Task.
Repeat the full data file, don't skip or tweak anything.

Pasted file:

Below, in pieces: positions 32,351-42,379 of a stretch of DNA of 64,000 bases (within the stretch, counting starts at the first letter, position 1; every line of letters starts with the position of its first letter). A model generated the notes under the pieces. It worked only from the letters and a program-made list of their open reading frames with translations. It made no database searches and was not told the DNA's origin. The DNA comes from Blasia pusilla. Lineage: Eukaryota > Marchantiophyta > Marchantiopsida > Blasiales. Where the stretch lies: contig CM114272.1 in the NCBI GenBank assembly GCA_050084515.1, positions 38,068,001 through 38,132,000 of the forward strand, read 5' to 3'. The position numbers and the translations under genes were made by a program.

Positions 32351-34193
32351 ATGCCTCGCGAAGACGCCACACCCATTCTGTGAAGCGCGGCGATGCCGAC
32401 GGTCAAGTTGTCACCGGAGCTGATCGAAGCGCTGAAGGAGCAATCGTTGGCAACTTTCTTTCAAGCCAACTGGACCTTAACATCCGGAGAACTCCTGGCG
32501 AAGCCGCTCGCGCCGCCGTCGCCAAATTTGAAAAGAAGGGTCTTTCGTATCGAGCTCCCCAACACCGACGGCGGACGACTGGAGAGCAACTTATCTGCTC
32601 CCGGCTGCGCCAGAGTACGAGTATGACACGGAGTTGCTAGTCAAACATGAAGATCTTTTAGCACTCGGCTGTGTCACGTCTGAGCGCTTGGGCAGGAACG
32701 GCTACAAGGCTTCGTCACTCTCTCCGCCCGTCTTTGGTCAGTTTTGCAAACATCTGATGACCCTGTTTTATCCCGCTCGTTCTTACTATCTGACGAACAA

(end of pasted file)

Below, in pieces: positions 32,351-42,379 of a stretch of DNA of 64,000 bases (within the stretch, counting starts at the first letter, position 1; every line of letters starts with the position of its first letter). A model generated the notes under the pieces. It worked only from the letters and a program-made list of their open reading frames with translations. It made no database searches and was not told the DNA's origin. The DNA comes from Blasia pusilla. Lineage: Eukaryota > Marchantiophyta > Marchantiopsida > Blasiales. Where the stretch lies: contig CM114272.1 in the NCBI GenBank assembly GCA_050084515.1, positions 38,068,001 through 38,132,000 of the forward strand, read 5' to 3'. The position numbers and the translations under genes were made by a program.

Positions 32351-34193
32351 ATGCCTCGCGAAGACGCCACACCCATTCTGTGAAGCGCGGCGATGCCGAC
32401 GGTCAAGTTGTCACCGGAGCTGATCGAAGCGCTGAAGGAGCAATCGTTGGCAACTTTCTTTCAAGCCAACTGGACCTTAACATCCGGAGAACTCCTGGCG
32501 AAGCCGCTCGCGCCGCCGTCGCCAAATTTGAAAAGAAGGGTCTTTCGTATCGAGCTCCCCAACACCGACGGCGGACGACTGGAGAGCAACTTATCTGCTC
32601 CCGGCTGCGCCAGAGTACGAGTATGACACGGAGTTGCTAGTCAAACATGAAGATCTTTTAGCACTCGGCTGTGTCACGTCTGAGCGCTTGGGCAGGAACG
32701 GCTACAAGGCTTCGTCACTCTCTCCGCCCGTCTTTGGTCAGTTTTGCAAACATCTGATGACCCTGTTTTATCCCGCTCGTTCTTACTATCTGACGAACAA